If you are an employee of an organization managing digital transformation initiatives or a startup going in as a vendor, don’t ignore the culture side of your projects. Go in with an open and collaborative mind. As Covey states, “seek first to understand, then to be understood.” Keep building relationships and asking questions. Finally, seek to build DAC. Without direction, alignment and commitment, no matter how much money or resources you throw at the problem, your car is stuck in mud. The wheels are turning, but you aren’t going forward.

How to Collaborate With Insurtechs

Collaboration has become one of the buzzwords at innovation conferences. Not quite as prevalent as blockchain or AI – but not far behind. Unlike some of the other buzzwords, the benefits of effective collaboration can be seen quickly — as little as a month in some cases and no more than two quarters at most. Incumbent insurers have realized that collaborating with startups is one of the fastest ways in which to bring in unique capabilities, digital skills and mindsets into the broader organization.

Effective collaboration, however, is difficult – especially from the insurer’s point of view. At the start, the benefit of the collaboration is in the future – but the costs and effort are upfront (the startup gets an immediate benefit – validation of a large customer). Generating and maintaining organizational energy for collaborations is a key element of the innovation manager’s job.

I have put together a 10-point checklist (from the perspective of the corporate innovation manager) to improve the chances of success:

1. Buy in: As the innovation manager, you have to ensure that you have the buy-in of the C-suite. Buy-in means paying more than lip service to the company’s innovation agenda. It means a willingness to put your reputation on the line and personally promote startup partnerships. Lack of C-level buy-in is the quickest way to a doomed collaboration!

Top Tip — Struggling to get buy-in? Remind your execs that 75% of the S&P 500 will turn over in the next 15 years. Do they want to innovate or die?

2. Money: Fight for a ring-fenced collaboration budget. Normally, the business unit will not be willing to pay for the pilot from its budget. It will always have a better use for its cash than paying for an unproven benefit. Thus, having a dedicated pilot fund significantly increases the chances of effective collaboration. Being the payer also allows you to demand (gently) effort and seriousness from the business unit implementing the pilot.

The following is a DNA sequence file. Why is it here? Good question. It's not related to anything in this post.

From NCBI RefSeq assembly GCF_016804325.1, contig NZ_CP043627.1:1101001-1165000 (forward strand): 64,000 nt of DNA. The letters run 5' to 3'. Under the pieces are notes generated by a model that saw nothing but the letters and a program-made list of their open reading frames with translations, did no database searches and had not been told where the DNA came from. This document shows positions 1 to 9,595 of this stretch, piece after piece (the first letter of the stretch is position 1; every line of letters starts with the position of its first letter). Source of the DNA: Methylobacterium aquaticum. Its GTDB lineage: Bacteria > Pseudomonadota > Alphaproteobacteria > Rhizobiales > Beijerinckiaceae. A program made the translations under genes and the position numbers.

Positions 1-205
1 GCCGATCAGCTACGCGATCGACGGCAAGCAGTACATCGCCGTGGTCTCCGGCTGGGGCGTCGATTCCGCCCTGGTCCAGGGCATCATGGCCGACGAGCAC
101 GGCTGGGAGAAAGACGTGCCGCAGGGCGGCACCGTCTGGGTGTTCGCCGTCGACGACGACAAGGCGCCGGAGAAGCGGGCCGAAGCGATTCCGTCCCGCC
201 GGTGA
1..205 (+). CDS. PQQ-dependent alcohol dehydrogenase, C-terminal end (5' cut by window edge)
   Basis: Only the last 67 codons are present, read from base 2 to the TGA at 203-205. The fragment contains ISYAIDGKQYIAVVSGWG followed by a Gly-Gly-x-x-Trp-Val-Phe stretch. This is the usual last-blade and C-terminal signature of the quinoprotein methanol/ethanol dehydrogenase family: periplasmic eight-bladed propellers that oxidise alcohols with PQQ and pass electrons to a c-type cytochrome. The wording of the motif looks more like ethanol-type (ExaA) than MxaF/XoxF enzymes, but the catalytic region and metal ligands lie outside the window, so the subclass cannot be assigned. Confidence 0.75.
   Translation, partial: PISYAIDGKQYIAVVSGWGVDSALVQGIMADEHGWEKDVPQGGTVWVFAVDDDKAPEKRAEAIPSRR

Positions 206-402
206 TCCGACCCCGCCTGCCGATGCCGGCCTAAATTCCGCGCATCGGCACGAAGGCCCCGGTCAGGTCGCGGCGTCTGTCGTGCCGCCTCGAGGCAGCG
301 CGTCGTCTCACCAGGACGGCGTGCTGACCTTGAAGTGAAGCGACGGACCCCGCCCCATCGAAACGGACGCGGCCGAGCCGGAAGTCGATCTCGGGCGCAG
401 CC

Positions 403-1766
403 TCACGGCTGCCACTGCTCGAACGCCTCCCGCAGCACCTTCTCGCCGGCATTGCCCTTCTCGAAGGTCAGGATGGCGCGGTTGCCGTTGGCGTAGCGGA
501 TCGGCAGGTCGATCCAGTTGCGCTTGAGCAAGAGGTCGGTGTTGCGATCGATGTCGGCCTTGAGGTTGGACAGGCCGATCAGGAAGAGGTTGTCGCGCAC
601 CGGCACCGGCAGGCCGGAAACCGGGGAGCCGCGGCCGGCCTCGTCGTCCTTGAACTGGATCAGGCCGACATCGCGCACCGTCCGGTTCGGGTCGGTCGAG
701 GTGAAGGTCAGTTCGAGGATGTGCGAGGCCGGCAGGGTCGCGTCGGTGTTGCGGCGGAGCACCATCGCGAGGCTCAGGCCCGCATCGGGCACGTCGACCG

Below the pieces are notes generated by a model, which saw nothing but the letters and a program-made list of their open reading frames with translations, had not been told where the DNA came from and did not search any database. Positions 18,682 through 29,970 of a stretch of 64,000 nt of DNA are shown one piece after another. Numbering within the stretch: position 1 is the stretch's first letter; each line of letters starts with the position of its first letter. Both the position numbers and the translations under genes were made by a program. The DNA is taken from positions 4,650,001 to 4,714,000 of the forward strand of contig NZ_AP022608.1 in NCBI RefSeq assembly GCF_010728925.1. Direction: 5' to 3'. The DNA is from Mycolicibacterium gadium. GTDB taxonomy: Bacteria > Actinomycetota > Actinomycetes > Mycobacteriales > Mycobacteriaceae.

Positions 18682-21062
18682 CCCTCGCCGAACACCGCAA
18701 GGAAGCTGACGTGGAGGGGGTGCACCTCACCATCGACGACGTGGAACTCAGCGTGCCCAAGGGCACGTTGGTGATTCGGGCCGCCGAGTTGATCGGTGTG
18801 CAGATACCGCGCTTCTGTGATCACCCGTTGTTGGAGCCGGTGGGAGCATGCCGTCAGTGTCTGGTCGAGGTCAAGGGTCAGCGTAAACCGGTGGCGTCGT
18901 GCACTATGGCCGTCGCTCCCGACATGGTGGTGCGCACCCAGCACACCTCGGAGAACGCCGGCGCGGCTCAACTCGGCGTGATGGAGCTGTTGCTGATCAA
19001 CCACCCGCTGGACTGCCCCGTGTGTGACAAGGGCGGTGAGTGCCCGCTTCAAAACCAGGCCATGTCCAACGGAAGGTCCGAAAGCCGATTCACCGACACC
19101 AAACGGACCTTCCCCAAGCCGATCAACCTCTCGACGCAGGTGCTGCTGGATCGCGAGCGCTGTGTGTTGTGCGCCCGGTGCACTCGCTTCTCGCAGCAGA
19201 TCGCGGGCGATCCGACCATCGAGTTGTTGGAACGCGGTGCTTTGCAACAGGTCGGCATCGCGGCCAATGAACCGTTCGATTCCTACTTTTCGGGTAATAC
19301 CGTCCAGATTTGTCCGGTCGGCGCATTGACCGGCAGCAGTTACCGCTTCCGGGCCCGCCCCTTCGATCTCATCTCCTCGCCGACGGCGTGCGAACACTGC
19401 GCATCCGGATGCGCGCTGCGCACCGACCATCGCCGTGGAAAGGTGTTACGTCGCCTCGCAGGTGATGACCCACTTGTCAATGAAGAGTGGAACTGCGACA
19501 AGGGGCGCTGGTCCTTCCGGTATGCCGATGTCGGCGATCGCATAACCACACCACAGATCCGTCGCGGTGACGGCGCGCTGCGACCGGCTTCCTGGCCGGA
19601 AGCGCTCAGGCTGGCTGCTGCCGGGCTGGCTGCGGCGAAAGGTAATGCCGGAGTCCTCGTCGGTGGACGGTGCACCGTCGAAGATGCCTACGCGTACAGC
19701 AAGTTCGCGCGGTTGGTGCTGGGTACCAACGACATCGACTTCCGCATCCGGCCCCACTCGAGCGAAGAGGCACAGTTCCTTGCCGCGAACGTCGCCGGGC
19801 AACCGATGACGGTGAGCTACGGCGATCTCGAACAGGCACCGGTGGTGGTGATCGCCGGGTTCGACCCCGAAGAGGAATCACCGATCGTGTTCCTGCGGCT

Top Tip — Think through the handover of the pilot to the business. At what point will the business unit take complete ownership of the project?

3. Legal: Don’t wait till after you have identified a startup partner to speak to your legal team. Involve them with the process from the start. Get them to draft a standard collaboration agreement. Allow them to be comfortable with terms relating to customer data, IP protection etc. The more lead time you can provide the better.

Top Tip — Agree on the amount of liability insurance your legal team wants. Better yet, budget for it so that you can purchase it on behalf of your startup partners.

See also: How to Assess Bootstrapped Startups

4. Compliance: Another team that should be involved from the start. At a minimum, get to know the documents your compliance team needs and get your startup partner to give those to you early on in the process. Waiting for compliance clearance is a real buzz and momentum killer. Ideally, work with your compliance team to create a sandbox (less demanding compliance) for your partnerships.

Top Tip — Read your company’s compliance manual. It helps to be an expert in your internal processes! Processes like internal risk clearance should be done well before the negotiations reach the contracting stage.

5. Procurement: Beware the Request for Proposal rules. These can serve as the ultimate roadblock if not managed ahead of time (you do not want your hand forced to request for minimum three quotes or ask for a three-year financial history for what should be an ‘innovative’ project). By design, procurement is a risk-mitigation strategy and is not meant to handle startups or innovation. Still, you have to work within the confines of the procurement process – it’s best to be on first-name terms with the head of procurement.